book report

Too Big To Know, Part 2

I still have about 40 pages more before I can mark this book as “read,” but I am becoming less and less convinced of the validity of his ideas.

One serious problem with his arguments is that he seems to have absolute no idea what axioms are, as he talks about “axiomatic certainty” on page 45 while and on page 149 he talks about “making unfalsifiable claims is not science.” The thing is that anyone with a mathematical background knows that axioms are by definition unfalsifiable claims (and must be unfalsifiable in order to do their job), and yet any logical argument must begin with these unfalsifiable claims, or else it’s just “vacuously true.”

Naturally, then he continues to sing praises of evolution (page 150) as if there were no unfalsifiable claims, which is of course false, because if there were no unfalsifiable claims then there would be no axioms and therefore no logic to speak of. Evolution, if it really is science, must contain—and in fact must be based on—unfalsifiable claims.

Both evolution and creationism are based on unfalsifiable claims, and must necessarily be so because the laws of logic demand it. And creationism is in fact very much valid science. If he is not even aware of this, how can he persuade us to believe his other ideas?

Too big to know

I read our assigned reading—chapters 4 and 5 of David Weinberger’s Too Big To Know (ISBN 978-0-465-02142-0)—on the train, so I didn’t have any “resources” when I thought something wasn’t right, but I still spotted three obvious problems while reading.

Weinberger argues that “mere diversity of ethnicity is not” relevant (p. 74, second-last line), which he based off Scott Page’s The Difference. While Page is someone I respect a lot, I have to disagree to the categorical claim that “mere diversity of ethnicity is not.” According to Malcolm Gladwell’s Outliers, mere diversity of ethnicity (or rather the history of the person’s ancestors, even if the person’s life circumstances have been completely disconnected from those of their ancestors) can be relevant—for reasons that are not yet understood.

The second problem is that Weinberger quoted Howard Rheingold as saying “Even the mere presence of moderators—even if they never moderate a single posting—is enough to keep out the trolls” (p. 78, second paragraph, last two lines) and believed it at that. This might have been true in the olden days, but anyone who is on an open group on LinkedIn and plagued by a never-ending spam problem can attest that the “mere presence” of moderators is not enough; in fact even the presence of hard-working moderators who moderate hundreds of articles (as is the case of AIGA’s official group) is not enough to deter trolls.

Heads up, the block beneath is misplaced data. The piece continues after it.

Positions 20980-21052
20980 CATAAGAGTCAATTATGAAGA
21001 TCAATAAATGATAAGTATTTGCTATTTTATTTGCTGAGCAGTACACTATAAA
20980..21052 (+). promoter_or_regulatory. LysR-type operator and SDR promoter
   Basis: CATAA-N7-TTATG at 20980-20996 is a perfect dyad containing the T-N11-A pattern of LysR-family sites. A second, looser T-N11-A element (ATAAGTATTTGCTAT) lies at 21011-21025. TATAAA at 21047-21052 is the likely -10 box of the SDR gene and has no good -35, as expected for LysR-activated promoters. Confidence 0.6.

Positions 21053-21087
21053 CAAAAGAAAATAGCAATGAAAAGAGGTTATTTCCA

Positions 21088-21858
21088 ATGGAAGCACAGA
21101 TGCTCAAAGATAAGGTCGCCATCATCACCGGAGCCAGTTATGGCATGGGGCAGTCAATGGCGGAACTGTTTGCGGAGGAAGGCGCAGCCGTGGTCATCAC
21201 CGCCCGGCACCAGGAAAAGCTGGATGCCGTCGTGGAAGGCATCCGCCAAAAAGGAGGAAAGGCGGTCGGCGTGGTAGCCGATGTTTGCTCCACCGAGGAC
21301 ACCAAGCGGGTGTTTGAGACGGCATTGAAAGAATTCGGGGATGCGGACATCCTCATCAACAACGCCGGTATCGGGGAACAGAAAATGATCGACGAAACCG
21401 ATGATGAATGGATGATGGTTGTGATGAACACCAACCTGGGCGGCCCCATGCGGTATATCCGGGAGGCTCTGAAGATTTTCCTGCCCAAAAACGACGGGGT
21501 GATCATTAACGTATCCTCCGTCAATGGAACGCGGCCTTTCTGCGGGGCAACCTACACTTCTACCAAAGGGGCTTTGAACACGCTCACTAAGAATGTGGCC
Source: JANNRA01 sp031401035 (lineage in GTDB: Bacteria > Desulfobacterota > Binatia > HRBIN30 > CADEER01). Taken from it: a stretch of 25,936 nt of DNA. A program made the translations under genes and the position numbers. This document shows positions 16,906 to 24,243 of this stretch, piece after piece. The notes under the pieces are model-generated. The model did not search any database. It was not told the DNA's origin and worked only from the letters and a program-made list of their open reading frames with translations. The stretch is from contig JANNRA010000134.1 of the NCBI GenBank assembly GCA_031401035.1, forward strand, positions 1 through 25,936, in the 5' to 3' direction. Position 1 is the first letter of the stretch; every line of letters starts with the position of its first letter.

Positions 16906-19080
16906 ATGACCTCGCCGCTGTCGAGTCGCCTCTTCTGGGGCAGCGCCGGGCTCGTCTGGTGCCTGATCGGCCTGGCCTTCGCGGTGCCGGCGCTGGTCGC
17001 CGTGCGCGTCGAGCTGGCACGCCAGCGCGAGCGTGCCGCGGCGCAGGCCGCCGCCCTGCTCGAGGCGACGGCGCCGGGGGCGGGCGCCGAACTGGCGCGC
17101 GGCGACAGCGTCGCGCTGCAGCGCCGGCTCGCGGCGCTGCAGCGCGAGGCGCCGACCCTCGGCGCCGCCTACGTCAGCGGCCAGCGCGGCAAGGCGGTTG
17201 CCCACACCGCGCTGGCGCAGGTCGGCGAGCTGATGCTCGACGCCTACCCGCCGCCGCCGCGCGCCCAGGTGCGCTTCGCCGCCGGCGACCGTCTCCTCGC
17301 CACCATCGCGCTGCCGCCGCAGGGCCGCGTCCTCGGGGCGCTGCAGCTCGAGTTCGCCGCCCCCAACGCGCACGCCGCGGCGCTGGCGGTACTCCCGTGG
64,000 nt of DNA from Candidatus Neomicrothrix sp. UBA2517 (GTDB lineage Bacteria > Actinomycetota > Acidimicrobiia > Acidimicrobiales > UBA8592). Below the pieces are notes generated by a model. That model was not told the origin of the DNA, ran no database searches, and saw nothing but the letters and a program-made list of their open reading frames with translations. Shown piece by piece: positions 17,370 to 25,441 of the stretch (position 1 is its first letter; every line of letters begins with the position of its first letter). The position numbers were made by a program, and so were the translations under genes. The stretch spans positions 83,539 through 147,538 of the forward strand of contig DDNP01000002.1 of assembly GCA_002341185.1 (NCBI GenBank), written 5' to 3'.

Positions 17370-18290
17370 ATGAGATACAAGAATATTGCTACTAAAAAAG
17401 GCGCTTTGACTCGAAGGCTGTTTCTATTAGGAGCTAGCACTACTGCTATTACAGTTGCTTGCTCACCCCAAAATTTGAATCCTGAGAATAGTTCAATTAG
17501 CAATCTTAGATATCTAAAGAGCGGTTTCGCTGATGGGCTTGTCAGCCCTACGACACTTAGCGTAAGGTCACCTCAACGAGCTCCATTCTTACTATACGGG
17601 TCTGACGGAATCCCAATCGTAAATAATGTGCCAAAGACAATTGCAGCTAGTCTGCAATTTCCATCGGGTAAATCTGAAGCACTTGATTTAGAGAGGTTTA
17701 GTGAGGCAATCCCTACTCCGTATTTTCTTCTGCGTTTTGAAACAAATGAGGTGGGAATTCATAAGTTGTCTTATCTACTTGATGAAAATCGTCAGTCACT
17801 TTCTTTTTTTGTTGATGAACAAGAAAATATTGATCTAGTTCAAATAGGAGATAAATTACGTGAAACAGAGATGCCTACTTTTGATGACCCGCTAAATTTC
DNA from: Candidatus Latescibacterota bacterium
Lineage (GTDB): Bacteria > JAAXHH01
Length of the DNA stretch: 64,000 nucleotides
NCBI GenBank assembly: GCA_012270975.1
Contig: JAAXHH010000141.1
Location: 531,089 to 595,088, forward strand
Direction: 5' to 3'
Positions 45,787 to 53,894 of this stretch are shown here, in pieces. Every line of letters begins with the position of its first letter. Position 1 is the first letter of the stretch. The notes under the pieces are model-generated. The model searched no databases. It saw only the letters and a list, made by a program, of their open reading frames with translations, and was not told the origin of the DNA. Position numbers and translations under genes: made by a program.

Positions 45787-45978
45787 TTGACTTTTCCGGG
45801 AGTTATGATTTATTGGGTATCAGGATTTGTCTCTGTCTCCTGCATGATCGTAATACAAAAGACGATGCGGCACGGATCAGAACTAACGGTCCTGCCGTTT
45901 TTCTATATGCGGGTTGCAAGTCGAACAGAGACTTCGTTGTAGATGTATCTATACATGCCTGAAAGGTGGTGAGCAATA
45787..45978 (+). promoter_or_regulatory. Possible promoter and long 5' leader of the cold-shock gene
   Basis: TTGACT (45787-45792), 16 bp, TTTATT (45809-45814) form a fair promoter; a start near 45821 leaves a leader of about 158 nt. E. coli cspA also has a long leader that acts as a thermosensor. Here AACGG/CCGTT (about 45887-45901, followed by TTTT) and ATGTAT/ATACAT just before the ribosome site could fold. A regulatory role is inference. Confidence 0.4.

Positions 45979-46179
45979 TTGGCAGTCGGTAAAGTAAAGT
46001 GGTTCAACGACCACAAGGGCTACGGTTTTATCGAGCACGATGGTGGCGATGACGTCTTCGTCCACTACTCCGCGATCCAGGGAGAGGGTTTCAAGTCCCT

The third obvious problem is that he stated that “of sixty randomly chosen political sites, only 15 percent put in links to sites of their opponents” (p. 82, paragraph 3, lines 4–5) and thought this signals a problem. However, whoever has worked in an organization knows that perhaps upper management is just apprehensive of linking to anything. The lack of linking is not indicative of a problem except if you consider ignorance of what links mean to be a problem (but I do consider this to be a problem, especially when many lawyers seem to count among the ignorant ones…).

In any case, I will continue reading after I get the urgent stuff done. Maybe my opinion of it will change, or maybe it will not; as for right now, I think while his argument has merit, it also has holes, and, judging from what these holes are in the two chapters I have read, probably quite a number of them.

Random notes related to site specificity and other things

As cited by Vince Dziekan in Virtuality and the Art of Exhibition (p. 42), Nick Kaye defines (in Site-Specific Art: performance, place and documentation, Routledge, 2000) site-specificity as encompassing “a wide range of artistic approaches that ‘articulate exchanges between the work of art and the places in which its meanings are defined.” The artwork is in some sense inseparable from the site in which it is exhibited. Meaning exists within the interaction between the site and the artwork. The whole is greater than the sum of its parts.

(During the artists’ presentation at Multipli{city}, there was indeed a strong consensus that the exhibited artwork took on a separate meaning when they were transplanted to the Graduate Gallery. The graffiti wall became a work with a completely different feel, for example, and the re-created makeshift shack space could only serve as “documentation.” After the panel discussion the artist talked with other people and agreed that if transplanted to a small town, for example, his installation would then take on even more wildly different meanings.)

Site specificity is opposed to media specificity (p. 191). In a sense, site specificity is treating the site as a material support. That said, in the digital realm, “media” is “fundamentally” just “data streams” (Cubitt as cited by Dziekan) and perhaps we can talk about “the liminality of borders in the digital age” (Dziekan, p. 144, although not referring to this context). The site is also not just the physical space, as “the artistic investigation of site never operates along physical or spatial lines exclusively but rather operates embedded within an encompassing ‘cultural framework’ defined by art’s supporting institutional complex” (One Place after Another: notes on site-specificity, 1977, p. 88, as cited by Dziekan).

According to Dziekan, modern curatorial practice very much hinges on site specificity (e.g., p. 42). He also mentioned other processes in curatorial design, such as choreography (p. 93).

Random questions not mentioned above:

What is a “programme architecture”?

What is a “facture”? “digital facture”?

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